You may be certain you’re not a robot, but a robot could be programmed to think that. Existential crises aside, determining which users are and are not robots is a complex task for web services. Go too easy and bots could flood in; make the test too hard and users will get frustrated and leave. The text transcription CAPTCHA has traditionally been used to make that determination, but Google has created a number of less annoying versions of this tool with its reCAPTCHAs. Now, it’s making reCAPTCHA even easier for humans. If you’re a human, you probably won’t see Google’s human-confirming dialogs at all.
The earliest CAPTCHAs (which stands for Completely Automated Public Turing test to tell Computers and Humans Apart) were just images of distorted text that were difficult for machines to read. However, spam bots have gotten a lot smarter over the years. Luckily, Google’s machine learning algorithms have improved as well.
There are several versions of the Google reCAPTCHA, including the old distorted text test. Google has also used reCAPTCHAs as a way to confirm Street View addresses by having humans read images of the address placards. Perhaps most famous is the checkbox. Simply click the box and Google uses your mouse movements, IP address, and other bits of data to make sure you’re a human. Google calls this a “No CAPTCHA reCAPTCHA.” There is an online demo of that one if you want to refresh your memory.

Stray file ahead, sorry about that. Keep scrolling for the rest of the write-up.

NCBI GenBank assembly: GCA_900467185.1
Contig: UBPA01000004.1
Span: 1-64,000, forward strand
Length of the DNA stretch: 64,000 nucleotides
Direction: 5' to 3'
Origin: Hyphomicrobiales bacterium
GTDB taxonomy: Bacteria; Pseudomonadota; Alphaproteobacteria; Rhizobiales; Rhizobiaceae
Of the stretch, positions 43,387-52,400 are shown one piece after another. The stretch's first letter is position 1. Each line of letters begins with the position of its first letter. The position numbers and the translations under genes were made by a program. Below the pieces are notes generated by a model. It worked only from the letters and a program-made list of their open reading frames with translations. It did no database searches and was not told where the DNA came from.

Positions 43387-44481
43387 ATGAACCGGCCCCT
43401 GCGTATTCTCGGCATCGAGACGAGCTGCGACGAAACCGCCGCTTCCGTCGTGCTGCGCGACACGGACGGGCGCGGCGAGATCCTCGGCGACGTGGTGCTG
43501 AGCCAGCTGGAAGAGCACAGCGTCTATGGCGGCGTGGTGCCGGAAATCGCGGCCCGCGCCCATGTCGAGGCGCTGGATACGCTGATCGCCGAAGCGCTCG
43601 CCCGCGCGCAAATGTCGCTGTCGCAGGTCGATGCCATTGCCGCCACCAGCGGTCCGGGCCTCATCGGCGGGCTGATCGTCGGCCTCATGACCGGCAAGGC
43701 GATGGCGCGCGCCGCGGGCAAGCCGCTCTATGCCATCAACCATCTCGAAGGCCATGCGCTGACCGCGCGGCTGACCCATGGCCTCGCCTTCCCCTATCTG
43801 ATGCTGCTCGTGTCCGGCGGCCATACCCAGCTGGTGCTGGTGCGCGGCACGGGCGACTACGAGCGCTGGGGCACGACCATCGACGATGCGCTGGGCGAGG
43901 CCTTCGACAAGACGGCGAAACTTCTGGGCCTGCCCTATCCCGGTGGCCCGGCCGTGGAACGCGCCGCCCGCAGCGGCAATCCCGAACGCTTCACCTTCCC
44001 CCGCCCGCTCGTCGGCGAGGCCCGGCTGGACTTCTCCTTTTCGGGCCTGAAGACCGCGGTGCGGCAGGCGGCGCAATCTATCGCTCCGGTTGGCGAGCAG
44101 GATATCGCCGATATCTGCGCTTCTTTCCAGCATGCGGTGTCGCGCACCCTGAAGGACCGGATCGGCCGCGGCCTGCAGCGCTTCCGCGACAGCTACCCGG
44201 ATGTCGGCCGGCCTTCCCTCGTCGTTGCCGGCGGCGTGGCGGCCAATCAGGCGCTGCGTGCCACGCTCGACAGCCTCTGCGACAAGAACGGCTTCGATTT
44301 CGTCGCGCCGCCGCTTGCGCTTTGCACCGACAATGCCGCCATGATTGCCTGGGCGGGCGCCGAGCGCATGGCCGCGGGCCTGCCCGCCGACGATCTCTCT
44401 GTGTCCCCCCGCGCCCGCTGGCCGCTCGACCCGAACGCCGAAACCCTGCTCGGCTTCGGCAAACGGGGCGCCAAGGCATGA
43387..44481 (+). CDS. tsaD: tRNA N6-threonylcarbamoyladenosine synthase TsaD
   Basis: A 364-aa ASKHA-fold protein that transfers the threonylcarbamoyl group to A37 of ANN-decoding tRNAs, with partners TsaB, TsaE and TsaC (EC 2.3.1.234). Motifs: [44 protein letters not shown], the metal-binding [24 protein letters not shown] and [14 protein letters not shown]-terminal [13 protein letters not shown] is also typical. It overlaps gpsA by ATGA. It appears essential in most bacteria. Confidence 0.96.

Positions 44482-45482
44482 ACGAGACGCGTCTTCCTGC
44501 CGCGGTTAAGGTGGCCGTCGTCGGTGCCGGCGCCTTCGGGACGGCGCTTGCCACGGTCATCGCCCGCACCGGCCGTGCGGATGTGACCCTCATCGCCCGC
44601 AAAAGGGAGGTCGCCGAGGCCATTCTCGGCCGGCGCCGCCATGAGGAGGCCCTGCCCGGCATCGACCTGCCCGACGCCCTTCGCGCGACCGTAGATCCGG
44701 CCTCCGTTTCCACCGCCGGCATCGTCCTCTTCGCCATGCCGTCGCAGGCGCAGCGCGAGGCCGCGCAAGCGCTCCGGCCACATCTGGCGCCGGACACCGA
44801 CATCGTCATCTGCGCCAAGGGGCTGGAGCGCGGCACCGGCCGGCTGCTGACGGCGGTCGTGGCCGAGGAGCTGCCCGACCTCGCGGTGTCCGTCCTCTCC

With its latest version of reCAPTCHA, Google has improved its detection algorithms with machine learning and advanced risk analysis. When you load a page protected by this system (because you are a human and definitely not a secret robot), it should just load immediately without any additional interaction. That means no reading warped text, and no checkbox. It’s still doing some of the same things behind the scenes like checking your IP address and analyzing the way the mouse cursor moves. It simply does that in the background “before, during, and after a user’s engagement with the CAPTCHA.”
Google is a little vague on the details, but that’s probably intentional. Giving too much information about what the system is looking for could make it easier to circumvent. When websites switch over to the new invisible reCAPTCHA, you probably won’t see the challenge at all. If there’s something suspicious and Google can’t be certain you are a human, the checkbox version may still appear. Website operators who want to give invisible reCAPTCHA a shot can opt-in right now.